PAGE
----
The UMKC Women’s Center and the InterUrban ArtHouse are collaborating on the exhibition “Her Art: Who Does She Think She Is” running now through April 19 at the InterUrban ArtHouse in Overland Park. Arzie Umali, assistant director of the UMKC Women’s Center, is curator of the show.
Umali and the founder and artist, Nicole Emanuel, are friends. They worked together on past exhibitions including the first “Who Does She Think She Is?” exhibit in 2010 that included Emanuel as the presenting artist. Since then, the two have worked on multiple arts projects together.
Organizing an exhibition like this one took months of preparation. The call for artists to submit visual art, spoken word, music and other programming went out in November 2018. Once the artists were selected and notified in January, artwork was selected from the 50 artists chosen.
This isn’t Umali’s first exhibition as curator. Her first show was in 2010 at the Leedy-Voulkos Art Center in the Crossroads. It was also the inaugural show that launched the Her Art Project. For that show, the gallery director at that time, Holly Swangstu, and Umali invited specific artists to exhibit in that show.
“Most of the artists were pretty well known and established in the local arts community,” Umali said.
They had 27 artists in that show and hosted another exhibit with the same name featuring 28 local artists the following year. This year’s show was almost twice as large with 50 women artists, which Umali considers a success as well as being an outlet for her own creativity.
“As an advocate for women artists, it means that I support the contributions that all women are making in the arts, no matter what art form,” Umali said. “And it means that intentional efforts need to be made to make sure women artists are celebrated, respected, and valued for their artistic contributions. It is important that we support women artists. People need to see that women have a unique voice that needs to be heard. And see that women are not one dimensional, but unique, complex, and diverse. And that shows in the art that they create.”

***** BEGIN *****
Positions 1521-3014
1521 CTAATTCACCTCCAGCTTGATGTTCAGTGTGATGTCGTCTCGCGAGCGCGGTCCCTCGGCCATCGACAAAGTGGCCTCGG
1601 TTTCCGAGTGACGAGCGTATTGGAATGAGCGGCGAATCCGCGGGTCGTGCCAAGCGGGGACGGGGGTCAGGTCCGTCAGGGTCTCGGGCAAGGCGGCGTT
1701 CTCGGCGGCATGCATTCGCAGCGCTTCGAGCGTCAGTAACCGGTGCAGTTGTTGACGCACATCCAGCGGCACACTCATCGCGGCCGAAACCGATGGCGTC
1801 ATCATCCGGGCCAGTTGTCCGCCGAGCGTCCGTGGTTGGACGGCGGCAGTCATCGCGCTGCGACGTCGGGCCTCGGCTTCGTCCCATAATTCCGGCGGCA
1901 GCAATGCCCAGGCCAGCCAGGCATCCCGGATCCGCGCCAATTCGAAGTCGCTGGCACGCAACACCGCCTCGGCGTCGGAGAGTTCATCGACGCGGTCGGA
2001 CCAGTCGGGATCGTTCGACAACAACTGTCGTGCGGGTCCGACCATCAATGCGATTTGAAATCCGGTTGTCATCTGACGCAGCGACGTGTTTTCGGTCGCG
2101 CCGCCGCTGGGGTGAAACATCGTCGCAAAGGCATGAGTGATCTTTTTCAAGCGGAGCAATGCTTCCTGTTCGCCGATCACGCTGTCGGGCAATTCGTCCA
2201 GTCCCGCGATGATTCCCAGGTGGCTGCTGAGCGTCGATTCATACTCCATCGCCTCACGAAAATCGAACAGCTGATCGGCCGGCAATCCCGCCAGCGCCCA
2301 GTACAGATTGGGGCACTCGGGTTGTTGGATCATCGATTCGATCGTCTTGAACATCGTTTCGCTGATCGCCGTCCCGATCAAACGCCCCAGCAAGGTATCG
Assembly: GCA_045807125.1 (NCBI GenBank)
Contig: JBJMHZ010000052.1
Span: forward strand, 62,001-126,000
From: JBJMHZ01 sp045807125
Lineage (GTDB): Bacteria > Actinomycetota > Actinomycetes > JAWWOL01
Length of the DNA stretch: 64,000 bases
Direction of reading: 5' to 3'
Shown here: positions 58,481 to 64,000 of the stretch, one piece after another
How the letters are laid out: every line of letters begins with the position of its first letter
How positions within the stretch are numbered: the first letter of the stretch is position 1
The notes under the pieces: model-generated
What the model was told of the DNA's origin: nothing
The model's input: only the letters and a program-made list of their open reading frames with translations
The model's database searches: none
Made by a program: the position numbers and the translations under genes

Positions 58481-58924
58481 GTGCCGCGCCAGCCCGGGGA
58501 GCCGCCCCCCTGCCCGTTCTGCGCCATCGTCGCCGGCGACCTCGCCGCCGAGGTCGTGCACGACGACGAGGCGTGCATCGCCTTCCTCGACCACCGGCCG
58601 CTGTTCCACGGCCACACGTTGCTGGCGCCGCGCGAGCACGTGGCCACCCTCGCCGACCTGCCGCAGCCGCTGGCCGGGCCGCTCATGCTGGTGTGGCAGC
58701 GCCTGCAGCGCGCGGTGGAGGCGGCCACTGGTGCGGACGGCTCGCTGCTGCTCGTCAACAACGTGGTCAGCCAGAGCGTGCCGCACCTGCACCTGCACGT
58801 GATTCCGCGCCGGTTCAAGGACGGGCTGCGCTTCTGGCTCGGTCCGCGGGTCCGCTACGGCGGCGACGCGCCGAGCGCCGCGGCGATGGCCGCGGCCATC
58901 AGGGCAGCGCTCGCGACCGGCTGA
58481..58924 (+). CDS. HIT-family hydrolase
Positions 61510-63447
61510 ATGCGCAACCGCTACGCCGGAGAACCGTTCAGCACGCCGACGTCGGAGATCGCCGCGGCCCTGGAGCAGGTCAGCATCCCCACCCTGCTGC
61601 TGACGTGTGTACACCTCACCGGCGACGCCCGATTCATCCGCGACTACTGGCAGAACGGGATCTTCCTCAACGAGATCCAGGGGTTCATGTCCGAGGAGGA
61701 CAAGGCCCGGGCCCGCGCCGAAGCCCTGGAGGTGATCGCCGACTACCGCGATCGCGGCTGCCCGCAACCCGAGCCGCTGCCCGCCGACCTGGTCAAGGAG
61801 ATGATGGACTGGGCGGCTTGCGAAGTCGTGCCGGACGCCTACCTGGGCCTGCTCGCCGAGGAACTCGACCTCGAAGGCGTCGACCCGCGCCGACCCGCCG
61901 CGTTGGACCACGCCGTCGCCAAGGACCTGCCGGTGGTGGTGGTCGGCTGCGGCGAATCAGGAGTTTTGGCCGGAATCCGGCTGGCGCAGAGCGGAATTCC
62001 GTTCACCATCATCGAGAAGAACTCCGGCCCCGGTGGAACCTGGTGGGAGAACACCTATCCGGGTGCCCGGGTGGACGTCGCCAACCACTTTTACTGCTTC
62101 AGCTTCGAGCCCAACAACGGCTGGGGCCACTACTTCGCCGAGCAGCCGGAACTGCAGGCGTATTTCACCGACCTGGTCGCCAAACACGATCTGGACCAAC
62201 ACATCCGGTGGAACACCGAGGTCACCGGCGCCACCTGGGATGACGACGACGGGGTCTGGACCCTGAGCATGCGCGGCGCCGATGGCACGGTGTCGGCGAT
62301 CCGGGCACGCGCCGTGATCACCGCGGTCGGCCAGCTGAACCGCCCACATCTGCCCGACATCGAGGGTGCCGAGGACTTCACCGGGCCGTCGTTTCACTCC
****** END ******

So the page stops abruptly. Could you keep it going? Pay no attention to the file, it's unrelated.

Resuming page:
According to Umali, women are not equally regarded or represented in the arts as men are.
“Male artists are collected more, shown more and their art is valued higher on the art market,” Umali said. “There is an institutionalized sexism in the arts that has existed for centuries that continues to devalue women artists. By doing intentional programming to highlight the creative work that women do, we are raising awareness of the issue.”
Umali is looking forward to the April 11 discussion, “The State of Women in the Arts.” The event, from 6:30 to 8 p.m., is an evening of networking and conversation with local women artists, educators and advocates on the state of women in the arts.
For a complete list of the remaining events, visit the event page.